Question about model validation.

I'm working on a problem on my own (not for class or work) and I just wanted to get some outside opinions before I progress further. As far as my background, I've taken some introductory statistics courses for psychology majors, and an intro probability and statistics course for engineers. Additionally, I majored in physics, so I have a good math background. Overall, I just want advice on what statistical test I should use to verify that my model does a good job at predicting certain parameters. My model uses WinBUGS to perform a hierarchical Bayesian parameter estimation (so it's an MCMC). The model itself (which I won't go into here) is pretty complicated with a large number of parameters. In all likelihood, I'm going to have to estimate the parameters using what I've been told is bootstrap method (find one of the parameters, hold it constant; find another, hold both constant; find a third, hold that constant, etc). Therefore, I need to be able to say that at each step, the parameters are estimated accurately.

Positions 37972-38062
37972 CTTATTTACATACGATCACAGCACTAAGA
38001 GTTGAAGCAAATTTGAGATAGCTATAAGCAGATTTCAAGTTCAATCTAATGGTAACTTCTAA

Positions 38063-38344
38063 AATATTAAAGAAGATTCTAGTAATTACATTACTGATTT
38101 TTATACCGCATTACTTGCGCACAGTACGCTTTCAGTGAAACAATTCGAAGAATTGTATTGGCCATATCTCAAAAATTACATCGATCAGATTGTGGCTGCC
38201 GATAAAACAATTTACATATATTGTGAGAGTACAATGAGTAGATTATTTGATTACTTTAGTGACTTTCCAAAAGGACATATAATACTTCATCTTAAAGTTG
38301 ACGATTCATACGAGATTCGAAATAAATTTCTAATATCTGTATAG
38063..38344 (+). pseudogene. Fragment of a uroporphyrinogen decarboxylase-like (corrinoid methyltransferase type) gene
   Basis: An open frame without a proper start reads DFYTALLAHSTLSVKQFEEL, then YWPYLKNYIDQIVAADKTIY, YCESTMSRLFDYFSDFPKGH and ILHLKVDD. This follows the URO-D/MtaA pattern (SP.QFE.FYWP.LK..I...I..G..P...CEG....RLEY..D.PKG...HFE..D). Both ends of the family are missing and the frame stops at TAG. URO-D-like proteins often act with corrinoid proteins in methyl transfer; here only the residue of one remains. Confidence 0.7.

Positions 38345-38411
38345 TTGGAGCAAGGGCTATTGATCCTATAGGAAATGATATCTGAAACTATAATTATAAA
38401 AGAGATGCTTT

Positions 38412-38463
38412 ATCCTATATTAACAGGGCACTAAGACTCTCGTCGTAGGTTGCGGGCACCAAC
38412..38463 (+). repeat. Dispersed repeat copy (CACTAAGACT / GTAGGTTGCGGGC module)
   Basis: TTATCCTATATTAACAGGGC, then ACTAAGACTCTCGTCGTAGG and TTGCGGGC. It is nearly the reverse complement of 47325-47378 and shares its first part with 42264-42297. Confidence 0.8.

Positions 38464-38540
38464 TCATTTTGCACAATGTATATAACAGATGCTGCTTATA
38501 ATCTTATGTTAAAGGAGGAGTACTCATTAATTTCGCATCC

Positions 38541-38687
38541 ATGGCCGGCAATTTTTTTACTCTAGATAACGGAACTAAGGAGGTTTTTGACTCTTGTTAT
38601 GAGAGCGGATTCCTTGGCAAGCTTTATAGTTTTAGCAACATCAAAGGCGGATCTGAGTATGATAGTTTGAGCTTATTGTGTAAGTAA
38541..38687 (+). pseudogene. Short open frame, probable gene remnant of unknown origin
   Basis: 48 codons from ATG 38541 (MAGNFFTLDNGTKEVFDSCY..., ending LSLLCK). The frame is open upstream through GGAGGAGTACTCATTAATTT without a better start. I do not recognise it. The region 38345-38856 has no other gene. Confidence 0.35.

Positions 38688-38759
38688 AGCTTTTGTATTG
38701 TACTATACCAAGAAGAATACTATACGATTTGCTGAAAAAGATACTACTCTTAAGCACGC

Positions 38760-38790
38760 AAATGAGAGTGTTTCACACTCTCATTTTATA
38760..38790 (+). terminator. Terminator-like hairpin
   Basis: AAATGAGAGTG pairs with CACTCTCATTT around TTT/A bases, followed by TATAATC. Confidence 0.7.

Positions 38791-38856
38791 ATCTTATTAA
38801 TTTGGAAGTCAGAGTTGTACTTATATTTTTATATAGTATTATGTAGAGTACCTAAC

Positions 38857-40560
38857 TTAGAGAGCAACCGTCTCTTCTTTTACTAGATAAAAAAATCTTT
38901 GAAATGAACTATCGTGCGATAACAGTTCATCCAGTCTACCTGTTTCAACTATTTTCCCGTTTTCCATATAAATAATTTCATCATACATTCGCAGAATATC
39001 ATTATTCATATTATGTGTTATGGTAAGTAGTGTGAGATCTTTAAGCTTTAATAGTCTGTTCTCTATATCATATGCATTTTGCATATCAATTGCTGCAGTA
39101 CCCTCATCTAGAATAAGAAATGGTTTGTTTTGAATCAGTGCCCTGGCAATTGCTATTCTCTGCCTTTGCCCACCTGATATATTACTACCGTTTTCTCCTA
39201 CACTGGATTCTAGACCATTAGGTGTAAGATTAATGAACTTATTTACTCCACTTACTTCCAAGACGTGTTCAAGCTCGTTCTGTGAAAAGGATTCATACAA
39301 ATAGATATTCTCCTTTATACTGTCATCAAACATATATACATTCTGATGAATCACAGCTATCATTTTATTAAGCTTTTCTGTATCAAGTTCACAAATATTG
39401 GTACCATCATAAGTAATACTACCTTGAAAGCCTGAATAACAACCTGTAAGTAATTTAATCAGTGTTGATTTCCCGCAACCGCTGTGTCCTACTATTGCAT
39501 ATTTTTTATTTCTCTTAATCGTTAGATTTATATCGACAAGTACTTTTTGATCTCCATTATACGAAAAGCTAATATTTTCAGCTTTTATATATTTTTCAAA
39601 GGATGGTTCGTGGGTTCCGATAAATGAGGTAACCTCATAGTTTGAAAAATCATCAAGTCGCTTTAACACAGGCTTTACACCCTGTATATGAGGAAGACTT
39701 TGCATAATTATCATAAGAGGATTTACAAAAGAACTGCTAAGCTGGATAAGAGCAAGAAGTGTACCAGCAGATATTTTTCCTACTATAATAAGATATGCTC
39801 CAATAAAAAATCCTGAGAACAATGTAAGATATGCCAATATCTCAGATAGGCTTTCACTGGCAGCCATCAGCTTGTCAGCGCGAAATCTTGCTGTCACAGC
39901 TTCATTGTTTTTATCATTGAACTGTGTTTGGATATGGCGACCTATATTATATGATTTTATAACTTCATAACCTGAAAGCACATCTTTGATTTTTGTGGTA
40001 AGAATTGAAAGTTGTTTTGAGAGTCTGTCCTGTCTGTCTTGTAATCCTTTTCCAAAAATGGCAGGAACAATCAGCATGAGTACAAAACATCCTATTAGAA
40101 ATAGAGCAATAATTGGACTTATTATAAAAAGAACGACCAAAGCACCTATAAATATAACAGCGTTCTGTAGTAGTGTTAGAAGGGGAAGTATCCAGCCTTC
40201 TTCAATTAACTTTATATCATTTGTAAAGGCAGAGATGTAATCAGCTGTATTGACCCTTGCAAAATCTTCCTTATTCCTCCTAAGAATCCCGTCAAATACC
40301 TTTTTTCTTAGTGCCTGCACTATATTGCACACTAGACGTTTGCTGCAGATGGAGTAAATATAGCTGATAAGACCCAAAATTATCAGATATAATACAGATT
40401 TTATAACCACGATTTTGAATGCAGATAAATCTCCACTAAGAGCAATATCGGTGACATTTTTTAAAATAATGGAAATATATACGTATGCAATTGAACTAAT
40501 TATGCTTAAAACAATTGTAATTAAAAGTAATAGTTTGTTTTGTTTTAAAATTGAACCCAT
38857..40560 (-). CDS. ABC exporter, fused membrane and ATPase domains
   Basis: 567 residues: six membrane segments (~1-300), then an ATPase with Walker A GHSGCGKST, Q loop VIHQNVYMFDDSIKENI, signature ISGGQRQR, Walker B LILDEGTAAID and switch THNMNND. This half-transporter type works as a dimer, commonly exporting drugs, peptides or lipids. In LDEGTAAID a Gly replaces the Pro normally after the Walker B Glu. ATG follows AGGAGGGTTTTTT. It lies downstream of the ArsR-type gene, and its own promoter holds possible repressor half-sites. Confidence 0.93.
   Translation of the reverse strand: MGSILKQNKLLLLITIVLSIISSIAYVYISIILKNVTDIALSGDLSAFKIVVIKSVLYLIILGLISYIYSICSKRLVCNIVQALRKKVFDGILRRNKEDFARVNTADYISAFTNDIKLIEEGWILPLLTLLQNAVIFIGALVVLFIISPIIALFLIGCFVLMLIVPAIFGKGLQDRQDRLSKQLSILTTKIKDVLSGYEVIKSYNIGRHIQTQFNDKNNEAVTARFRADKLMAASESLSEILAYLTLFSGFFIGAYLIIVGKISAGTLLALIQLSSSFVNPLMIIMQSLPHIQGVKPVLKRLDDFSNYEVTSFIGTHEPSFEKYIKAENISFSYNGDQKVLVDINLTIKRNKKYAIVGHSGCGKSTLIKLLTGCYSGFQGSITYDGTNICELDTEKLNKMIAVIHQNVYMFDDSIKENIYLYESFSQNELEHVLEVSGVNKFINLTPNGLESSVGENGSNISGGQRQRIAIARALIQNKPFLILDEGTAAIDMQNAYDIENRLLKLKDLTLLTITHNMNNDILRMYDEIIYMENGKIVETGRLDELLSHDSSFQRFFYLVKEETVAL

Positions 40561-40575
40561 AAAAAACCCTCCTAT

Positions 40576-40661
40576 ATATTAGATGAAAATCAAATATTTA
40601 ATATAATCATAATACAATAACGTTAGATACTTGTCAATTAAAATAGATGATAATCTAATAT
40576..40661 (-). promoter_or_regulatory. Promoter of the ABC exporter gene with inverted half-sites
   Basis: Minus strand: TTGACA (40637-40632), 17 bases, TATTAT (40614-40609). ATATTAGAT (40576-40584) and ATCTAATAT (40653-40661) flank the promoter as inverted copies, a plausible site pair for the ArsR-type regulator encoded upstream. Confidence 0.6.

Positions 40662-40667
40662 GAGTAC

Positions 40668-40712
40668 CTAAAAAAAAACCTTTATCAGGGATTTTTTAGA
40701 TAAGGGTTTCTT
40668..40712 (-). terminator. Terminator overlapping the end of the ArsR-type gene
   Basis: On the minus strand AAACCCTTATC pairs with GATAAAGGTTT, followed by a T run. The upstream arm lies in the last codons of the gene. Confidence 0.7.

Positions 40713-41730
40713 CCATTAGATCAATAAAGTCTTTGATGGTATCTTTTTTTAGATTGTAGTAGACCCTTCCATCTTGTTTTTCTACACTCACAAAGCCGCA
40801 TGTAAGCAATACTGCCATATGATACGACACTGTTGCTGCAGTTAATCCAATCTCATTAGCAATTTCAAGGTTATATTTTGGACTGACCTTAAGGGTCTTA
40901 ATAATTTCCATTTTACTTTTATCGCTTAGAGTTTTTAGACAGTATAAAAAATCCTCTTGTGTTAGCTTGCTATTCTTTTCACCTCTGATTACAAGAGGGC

So far, my approach to testing whether the model is accurate is to
1) Generate the parameters (all parameters are continuous, not discrete) that I plan to estimate.
2) Create data from these parameters that would be data collected in an experiment.
3) Plug the data into WinBUGS. This returns the mean, median, standard deviation, and MC error.

I was thinking of doing a chi-square test (observed-estimated mean)^2/(standard deviation)^2 and summing over all the parameters of the same type. Before I waste a lot of time doing this (the model takes a while to run), I wanted to make sure that I'm verifying my model correctly. Is a chi-square the way to go or is there another test I should be using?